Media portrayals of Orthodox Jewish women frequently depict powerless, silent individuals who are at best naive to live an Orthodox lifestyle, and who are at worst, coerced into it.
In Women of Valor: Orthodox Jewish Troll Fighters, Crime Writers, and Rock Stars in Contemporary Literature and Culture
(Rutgers University Press, 2018), Karen E. H. Skinazi delves beyond this stereotype to identify a powerful tradition of feminist literary portrayals of Orthodox women, often created by Orthodox women themselves. She examines Orthodox women as they appear in memoirs, comics, novels, and movies, and speaks with the authors, filmmakers, and musicians who create these representations. Throughout the work, Skinazi threads lines from the poem “Eshes Chayil,” the Biblical description of an Orthodox “Woman of Valor.” This proverb unites Orthodoxy and feminism in a complex relationship, where Orthodox women continuously question, challenge, and negotiate Orthodox and feminist values. Ultimately, these women create paths that unite their work, passions, and families under the framework of an “Eshes Chayil,” a woman who situates religious conviction within her own power.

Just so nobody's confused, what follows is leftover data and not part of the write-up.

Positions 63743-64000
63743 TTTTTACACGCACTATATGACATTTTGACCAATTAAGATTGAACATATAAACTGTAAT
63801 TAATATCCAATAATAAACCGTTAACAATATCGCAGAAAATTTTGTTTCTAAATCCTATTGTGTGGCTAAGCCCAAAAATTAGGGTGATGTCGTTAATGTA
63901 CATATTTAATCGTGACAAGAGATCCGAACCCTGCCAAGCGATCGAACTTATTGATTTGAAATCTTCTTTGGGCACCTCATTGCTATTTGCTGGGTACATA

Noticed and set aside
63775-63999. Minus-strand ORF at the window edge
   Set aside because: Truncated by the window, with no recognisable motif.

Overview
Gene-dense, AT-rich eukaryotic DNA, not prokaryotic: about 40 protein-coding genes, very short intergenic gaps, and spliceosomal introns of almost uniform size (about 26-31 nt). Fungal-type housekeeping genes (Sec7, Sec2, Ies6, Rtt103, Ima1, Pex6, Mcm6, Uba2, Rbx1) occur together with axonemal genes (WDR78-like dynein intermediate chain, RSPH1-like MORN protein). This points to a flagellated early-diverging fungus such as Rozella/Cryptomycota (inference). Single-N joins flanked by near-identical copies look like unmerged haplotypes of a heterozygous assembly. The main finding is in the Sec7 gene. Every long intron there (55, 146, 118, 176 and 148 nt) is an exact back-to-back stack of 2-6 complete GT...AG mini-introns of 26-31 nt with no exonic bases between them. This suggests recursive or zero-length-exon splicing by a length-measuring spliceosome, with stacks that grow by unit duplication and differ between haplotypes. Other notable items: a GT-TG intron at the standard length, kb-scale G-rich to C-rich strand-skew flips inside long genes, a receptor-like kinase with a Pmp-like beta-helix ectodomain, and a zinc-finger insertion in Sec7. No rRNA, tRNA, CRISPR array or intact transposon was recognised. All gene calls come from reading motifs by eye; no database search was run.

Dr. Karen E. H. Skinazi is a Senior Lecturer (associate professor) and the Director of Liberal Arts at the University of Bristol in the UK. She published a critical edition of the 1916 novel Marion: The Story of an Artist’s Model
(McGill-Queen’s UP, 2012) by Winnifred Eaton/Onoto Watanna, the first Asian North American novelist. She is currently working on a project examining the productive interface between Muslim and Jewish women’s lives, literature, and activism.
Schneur Zalman Newfield is an Assistant Professor of Sociology at Borough of Manhattan Community College, City University of New York, and the author of Degrees of Separation: Identity Formation While Leaving Ultra-Orthodox Judaism
(Temple University Press, 2020). Visit him online at ZalmanNewfield.com.